February 14, 2018
Loving like Jesus
“(Love) does not rejoice at wrongdoing”, 1 Corinthians 13:6
What a wonderful day to think about and express love. Lent, the season for celebrating and meditating on the greatest act of love ever given, coincides with Valentine’s Day. (Elsewhere I have already written about the connections between the two: Ash Wednesday bulletin and February church newsletter.) In this space, I want to focus on how love does not rejoice in wrongdoing.
First, why would anyone rejoice in sin? If it is your own wrongdoing, we should not be happy about violating a command of God, damaging a relationship, or stepping further into a possible addiction in the making. Nothing there to celebrate.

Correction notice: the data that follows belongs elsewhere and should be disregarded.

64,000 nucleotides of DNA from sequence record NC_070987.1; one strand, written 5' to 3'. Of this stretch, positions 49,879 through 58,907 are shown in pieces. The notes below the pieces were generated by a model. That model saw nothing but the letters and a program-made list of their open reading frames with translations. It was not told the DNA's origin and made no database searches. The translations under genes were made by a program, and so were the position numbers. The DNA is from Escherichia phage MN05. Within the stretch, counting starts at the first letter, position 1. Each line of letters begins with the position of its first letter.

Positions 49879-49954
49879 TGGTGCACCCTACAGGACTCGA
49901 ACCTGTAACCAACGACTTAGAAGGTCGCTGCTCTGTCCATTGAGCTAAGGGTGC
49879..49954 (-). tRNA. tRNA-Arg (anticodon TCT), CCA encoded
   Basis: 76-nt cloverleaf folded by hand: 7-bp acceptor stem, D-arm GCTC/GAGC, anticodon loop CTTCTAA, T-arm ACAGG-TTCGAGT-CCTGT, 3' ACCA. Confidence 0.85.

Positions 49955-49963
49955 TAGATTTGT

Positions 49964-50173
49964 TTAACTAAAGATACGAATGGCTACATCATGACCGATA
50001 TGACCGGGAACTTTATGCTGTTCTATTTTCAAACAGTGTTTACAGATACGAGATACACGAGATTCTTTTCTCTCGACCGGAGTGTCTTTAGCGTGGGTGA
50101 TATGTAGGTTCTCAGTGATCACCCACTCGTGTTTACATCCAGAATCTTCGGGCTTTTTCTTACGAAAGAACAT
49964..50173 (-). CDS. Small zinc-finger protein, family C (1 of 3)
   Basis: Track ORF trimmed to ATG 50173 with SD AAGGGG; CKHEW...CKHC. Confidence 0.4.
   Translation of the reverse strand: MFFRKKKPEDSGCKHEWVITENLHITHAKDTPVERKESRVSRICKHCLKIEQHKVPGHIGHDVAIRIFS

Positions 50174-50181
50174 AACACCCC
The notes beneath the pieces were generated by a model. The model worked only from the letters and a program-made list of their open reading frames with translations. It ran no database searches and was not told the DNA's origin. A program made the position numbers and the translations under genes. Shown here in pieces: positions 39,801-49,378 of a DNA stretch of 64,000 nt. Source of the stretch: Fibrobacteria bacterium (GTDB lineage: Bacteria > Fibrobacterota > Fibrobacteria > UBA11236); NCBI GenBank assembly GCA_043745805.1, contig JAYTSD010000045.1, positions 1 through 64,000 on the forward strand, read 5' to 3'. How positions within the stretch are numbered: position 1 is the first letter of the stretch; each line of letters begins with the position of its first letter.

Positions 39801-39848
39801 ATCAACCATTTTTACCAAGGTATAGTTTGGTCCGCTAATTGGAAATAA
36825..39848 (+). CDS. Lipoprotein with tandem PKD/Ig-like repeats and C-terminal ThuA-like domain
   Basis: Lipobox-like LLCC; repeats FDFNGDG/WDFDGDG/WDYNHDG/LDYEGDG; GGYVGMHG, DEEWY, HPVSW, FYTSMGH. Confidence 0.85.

Secondly, we do sometimes take pleasure in the sin of another, because it means we look better to ourselves. Though we are admonished not to gloat over our enemies, we do not mind when they trip themselves up in a public scandal. If they were a business or political competitor, we would consider that an advantage to us.
Yet, the Bible teaches that love does not rejoice in any wrongdoing, because those who love like Jesus loves do not wish any harm in body or reputation on anyone. Had Jesus rejoiced in our wrongdoing, he would have smiled at the prospect of how God would now lower the boom on us. He would not have entered human flesh, suffered the consequences of our sin, and ultimately taken our punishment on the cross. What a disaster that would have been.
This Lent, we can meditate on our failure to love sincerely and our gloating over the failures of others. As Jesus first loved us, let us love one another, even those who do wrong—for that includes you and me, whom Jesus loves.
May we know and show love that does not rejoice in wrongdoing.